In order to be clear:
Between 2 percent and 5 percent of Iraq's 27 million people have been killed, wounded or uprooted since the Americans invaded in 2003, calculates Anthony H. Cordesman of the Center for International and Strategic Studies.I thought I would quote from yesterdays one-troop, two-troops, red-troop, blue-troop session in the Capitol, but it was too Seussical for excerptation. Although he's a war criminal, I almost feel badly for General John Abizaid, who sat for hours as a scapegoat for a lame duck president who nonetheless rules the foreign policy roost like a Connecticut Bourbon. The dauphin has only contributed to the scapegoating be endlessly locating the source of all decisions in Iraq in the "generals on the ground," leaving the poor sons of bitches to dangle in front of an ineffectual congress trying alternately to get a military man to disavow a policy he did not make or support purported strategic changes that he has no power to approve or deny.
"This is civil war," he said.
I declare the word of the day to be esclation. A couple of days ago in a comment thread at Jim Henley's Unqualified Offerings, a commenter called Uncle Kvetch wrote:
Every day it feels a little more like 1966.Today's Times expands convincingly on those thesis.
And Iraq looks a little more like Vietnam.
And Hillary looks a little more like Hubert Humphrey.
We are so screwed.
Speaking of theses, I'm inevitably reminded of that famous passage from Walter Benjamin's "Theses on the Philosophy of History":
A Klee painting named ‘Angelus Novus’ shows an angel looking as though he is about to move away from something he is fixedly contemplating. His eyes are staring, his mouth is open, his wings are spread. This is how one pictures the angel of history. His face is turned toward the past. Where we perceive a chain of events, he sees one single catastrophe which keeps piling wreckage and hurls it in front of his feet. The angel would like to stay, awaken the dead, and make whole what has been smashed. But a storm is blowing in from Paradise; it has got caught in his wings with such a violence that the angel can no longer close them. The storm irresistibly propels him into the future to which his back is turned, while the pile of debris before him grows skyward. This storm is what we call progress.It is a misconception to believe that there exists a debate divisible into pro- and anti-war, at least so far as our government is concerned. Those of us who truly oppose the war, and there are very few of us, see "one single catastrophe," whereas the rest of the participants in the dishonestly named "debate" percieve--and seek to own--a chain of events, whose progress from one point to the next supports or indicts a policy, whatever that policy is, and the policy itself is no more or less than the initiation and execution of a new progression whose claimed purpose is extrication from a catastrophe that most see not as unitary but as incidental and discrete, a momentary result of poor planning or poor execution or poor concept.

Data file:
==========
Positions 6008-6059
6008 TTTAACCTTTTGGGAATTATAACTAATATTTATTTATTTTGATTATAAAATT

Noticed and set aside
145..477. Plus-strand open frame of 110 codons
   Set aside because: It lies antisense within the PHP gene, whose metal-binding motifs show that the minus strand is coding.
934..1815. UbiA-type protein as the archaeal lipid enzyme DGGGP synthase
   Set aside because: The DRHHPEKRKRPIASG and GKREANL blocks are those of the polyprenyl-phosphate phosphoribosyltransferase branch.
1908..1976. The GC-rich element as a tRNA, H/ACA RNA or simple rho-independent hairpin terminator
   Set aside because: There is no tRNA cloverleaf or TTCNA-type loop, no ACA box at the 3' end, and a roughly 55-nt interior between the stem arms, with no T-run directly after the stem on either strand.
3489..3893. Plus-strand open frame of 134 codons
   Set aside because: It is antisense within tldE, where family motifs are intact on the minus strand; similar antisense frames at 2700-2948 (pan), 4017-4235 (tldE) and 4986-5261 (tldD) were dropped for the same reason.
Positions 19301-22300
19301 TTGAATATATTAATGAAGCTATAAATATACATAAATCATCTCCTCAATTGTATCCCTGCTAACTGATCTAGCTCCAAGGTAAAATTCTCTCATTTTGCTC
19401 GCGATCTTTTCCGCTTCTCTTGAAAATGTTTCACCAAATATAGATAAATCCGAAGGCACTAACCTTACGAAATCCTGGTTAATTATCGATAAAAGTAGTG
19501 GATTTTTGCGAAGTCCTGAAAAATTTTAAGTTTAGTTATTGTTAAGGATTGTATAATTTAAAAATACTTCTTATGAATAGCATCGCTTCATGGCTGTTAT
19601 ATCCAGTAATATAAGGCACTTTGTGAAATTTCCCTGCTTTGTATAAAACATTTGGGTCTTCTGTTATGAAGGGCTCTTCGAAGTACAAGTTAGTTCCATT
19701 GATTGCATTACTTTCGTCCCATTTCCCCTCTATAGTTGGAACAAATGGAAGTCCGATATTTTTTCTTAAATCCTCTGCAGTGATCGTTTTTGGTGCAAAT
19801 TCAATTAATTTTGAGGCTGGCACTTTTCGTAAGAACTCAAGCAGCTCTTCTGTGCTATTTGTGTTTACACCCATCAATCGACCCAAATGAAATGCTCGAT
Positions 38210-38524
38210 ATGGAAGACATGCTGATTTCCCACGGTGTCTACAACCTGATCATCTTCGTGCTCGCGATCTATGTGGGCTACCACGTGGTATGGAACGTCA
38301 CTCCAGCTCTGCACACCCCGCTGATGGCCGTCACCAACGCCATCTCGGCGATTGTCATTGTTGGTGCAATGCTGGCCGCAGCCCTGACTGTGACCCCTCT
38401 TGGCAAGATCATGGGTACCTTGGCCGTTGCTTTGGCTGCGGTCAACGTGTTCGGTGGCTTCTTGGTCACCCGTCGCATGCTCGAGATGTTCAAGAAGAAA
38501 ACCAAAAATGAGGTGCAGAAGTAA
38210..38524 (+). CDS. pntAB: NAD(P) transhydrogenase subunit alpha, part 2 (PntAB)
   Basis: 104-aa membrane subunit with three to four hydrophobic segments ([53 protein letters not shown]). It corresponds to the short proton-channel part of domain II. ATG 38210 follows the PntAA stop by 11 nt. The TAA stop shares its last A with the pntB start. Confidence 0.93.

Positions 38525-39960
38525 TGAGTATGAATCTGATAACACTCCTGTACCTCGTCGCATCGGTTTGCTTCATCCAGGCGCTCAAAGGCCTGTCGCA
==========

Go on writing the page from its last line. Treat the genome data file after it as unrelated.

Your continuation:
When I say that there are very few who truly oppose this war, I mean that I do not include among true war supporters the majority of supposed dissenters who insist on the historical peculiarity of the Iraqi conflict. The less quoted but perhaps more relevant portion of Benjamin's essay is just prior to his paragraph on the Angelus Novus:
The tradition of the oppressed teaches us that the "state of emergency" in which we live is not the exception but the rule. We must attain to a conception of history that is in keeping with this insight. Then we shall clearly realize that it is our task to bring about a real state of emergency, and this will improve our position in the struggle against Fascism. One reason why Fascism has a chance is that in the name of progress its opponents treat it as a historical norm. The current amazement that the things we are experiencing are "still" possible in the twentieth century is not philosophical. This amazement is not the beginning of knowledge--unless it is the knowledge that the view of history which gives rise to it is untenable.There is an argument that those of us who advocate for withdrawing immediately and swiftly from Iraq are also presenting a mere prescriptive: that withdrawal, too, is a kind of policy. That is probably true. Likewise, it is true that we falsely name this withdrawal as a kind of progress, even though it's perfectly clear that the piling-up of wreckage will continue with or without our presence in Iraq.
But the eggs are scrambled, so to speak, and that's a process you can't undo. The crime was committed. The wreckage can't be unpiled. The catastrophe is. It is only the realization that even in escape there is no escaping what we've done that will buffer the gale blowing us backwards.
UPDATE: That's escalation, you jerk.